The Importance Of Women On Corporate Boards

718 Words3 Pages
Following a systematic literature search, data from 20 studies on 3097 companies published in peer-reviewed academic journals were included in the meta-analysis. On average, the boards consisted of eight members and female participation was low (mean 14%) in all studies. Half of the 20 studies were based on data from developing countries and 62% from higher income countries. According to the random-effects model, the overall mean weighted correlation between percentage of females on corporate boards and firm performance was small and non-significant (r = .01, 95% confidence interval: -.04, .07). Similar small effect sizes were observed when comparing studies based on developing vs. developed countries and higher vs. lower income countries.…show more content…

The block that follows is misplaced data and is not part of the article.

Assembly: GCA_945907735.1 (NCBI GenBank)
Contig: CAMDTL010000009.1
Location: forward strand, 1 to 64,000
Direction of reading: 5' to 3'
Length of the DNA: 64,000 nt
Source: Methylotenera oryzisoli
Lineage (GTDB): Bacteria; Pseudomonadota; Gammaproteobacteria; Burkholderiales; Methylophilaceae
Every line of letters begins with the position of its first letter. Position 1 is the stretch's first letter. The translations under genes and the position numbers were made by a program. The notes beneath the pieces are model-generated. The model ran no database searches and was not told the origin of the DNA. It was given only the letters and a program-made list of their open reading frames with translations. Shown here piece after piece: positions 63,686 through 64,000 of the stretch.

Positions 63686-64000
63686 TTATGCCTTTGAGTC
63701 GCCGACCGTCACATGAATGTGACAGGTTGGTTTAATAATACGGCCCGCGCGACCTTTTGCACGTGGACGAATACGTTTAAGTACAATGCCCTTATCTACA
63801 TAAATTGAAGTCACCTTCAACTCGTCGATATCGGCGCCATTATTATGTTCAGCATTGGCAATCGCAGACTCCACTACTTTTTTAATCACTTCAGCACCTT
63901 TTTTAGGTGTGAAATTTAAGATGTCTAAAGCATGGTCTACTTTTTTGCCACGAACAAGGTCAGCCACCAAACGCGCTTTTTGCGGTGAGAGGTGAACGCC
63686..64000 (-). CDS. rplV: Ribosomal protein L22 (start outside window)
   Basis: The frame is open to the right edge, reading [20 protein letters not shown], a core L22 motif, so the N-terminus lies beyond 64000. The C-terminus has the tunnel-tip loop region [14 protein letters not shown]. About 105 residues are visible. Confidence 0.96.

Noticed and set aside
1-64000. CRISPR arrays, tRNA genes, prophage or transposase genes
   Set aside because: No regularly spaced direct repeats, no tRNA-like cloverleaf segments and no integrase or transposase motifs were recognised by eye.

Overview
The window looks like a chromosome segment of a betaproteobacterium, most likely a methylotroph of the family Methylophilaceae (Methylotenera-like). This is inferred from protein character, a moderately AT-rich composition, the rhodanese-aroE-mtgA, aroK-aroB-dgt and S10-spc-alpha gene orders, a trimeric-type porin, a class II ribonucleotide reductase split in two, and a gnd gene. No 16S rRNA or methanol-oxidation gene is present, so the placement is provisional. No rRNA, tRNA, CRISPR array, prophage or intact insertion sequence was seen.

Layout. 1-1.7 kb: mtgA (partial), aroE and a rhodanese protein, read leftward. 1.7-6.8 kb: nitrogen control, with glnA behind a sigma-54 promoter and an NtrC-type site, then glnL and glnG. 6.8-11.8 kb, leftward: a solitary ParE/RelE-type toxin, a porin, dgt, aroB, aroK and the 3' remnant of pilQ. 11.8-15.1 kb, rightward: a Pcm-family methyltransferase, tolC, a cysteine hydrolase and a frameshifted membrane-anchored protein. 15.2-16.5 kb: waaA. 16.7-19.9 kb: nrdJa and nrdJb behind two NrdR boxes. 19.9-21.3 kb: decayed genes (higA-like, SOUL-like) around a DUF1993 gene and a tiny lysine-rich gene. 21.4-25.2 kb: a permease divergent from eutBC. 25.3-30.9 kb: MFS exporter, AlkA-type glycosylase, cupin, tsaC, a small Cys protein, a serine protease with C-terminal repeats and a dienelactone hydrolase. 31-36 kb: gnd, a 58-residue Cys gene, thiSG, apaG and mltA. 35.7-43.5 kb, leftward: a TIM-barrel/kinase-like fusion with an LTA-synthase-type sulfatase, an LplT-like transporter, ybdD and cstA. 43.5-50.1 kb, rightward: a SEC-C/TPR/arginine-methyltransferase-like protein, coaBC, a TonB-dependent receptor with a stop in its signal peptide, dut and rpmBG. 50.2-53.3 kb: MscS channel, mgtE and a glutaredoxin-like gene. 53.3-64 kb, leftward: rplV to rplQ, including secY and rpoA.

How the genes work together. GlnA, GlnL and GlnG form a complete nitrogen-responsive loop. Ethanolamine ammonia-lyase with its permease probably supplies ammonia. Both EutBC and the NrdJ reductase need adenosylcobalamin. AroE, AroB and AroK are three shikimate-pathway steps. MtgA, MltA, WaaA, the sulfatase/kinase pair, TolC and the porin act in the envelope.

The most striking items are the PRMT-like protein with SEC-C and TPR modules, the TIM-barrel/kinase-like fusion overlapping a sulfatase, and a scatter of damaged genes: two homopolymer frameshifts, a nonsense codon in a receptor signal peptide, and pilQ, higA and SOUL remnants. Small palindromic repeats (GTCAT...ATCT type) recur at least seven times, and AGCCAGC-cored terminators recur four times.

Or more than men anyway. Even though I'm not sure what the percentage of that is . Third companies want to incorporate new perspectives and ideas to generate learning. When this is the goal of a board, diversity is integrated in all it's practices and informs all talks and decision making and producing the biggest impact. References: Jan Lunca Pletzer, Romina Nickolovas, Karine Kedzior, Steven Voelpel (2017) Public Library of Science ncidi,nlm.nih.gov Correct Answer: n/a ********************************************************************************************************** 3. Which of the evidence-based decision-making implementation principles is consistent with the idea of recognizing failure to promote innovation? Provide examples to support your conclusions. Student Answer: `One of the most common innovation mistakes companies make is urging risk-taking while punishing commercial failure. The academic literature suggests that almost every successful product had a failure somewhere in its lineage. But inside most companies, working on something that “fails” commercially carries significant stigma, if not outright career risk. It’s no surprise that people play it safe. That’s not to say that companies should encourage failure. When people do something stupid, make sloppy mistakes, or screw up something that has dramatic repercussions on the business, they should absolutely be held accountable. The trick is
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